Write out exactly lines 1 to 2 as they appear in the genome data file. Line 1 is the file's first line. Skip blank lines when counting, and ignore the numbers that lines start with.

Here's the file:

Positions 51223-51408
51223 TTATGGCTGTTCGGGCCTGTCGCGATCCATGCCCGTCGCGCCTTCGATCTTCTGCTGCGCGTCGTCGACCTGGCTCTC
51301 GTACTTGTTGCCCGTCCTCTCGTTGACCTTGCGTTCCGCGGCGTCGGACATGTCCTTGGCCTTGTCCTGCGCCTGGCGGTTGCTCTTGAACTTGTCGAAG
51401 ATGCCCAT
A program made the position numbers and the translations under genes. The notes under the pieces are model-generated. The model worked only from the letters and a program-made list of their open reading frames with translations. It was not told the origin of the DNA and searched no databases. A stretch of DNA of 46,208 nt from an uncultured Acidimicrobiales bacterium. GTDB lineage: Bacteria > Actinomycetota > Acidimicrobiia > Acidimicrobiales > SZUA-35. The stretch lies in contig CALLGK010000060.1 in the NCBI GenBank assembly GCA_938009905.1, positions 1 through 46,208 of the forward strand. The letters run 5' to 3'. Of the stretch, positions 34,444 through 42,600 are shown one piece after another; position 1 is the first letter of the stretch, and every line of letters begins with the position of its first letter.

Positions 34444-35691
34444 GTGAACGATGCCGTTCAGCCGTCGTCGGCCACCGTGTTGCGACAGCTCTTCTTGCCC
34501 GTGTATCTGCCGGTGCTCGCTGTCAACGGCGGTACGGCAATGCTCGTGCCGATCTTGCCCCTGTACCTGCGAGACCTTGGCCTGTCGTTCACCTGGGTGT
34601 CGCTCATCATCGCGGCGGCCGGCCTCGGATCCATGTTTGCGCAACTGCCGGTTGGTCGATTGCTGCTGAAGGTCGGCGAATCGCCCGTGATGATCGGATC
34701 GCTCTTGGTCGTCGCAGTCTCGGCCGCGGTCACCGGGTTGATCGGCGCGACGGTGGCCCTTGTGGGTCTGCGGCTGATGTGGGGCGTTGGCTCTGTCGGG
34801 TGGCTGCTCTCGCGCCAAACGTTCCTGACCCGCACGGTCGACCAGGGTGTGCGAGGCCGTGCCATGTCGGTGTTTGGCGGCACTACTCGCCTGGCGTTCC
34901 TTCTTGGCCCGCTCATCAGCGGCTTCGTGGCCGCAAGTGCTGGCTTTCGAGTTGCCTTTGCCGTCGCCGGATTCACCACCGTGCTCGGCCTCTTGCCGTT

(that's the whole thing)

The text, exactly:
Positions 51223-51408
51223 TTATGGCTGTTCGGGCCTGTCGCGATCCATGCCCGTCGCGCCTTCGATCTTCTGCTGCGCGTCGTCGACCTGGCTCTC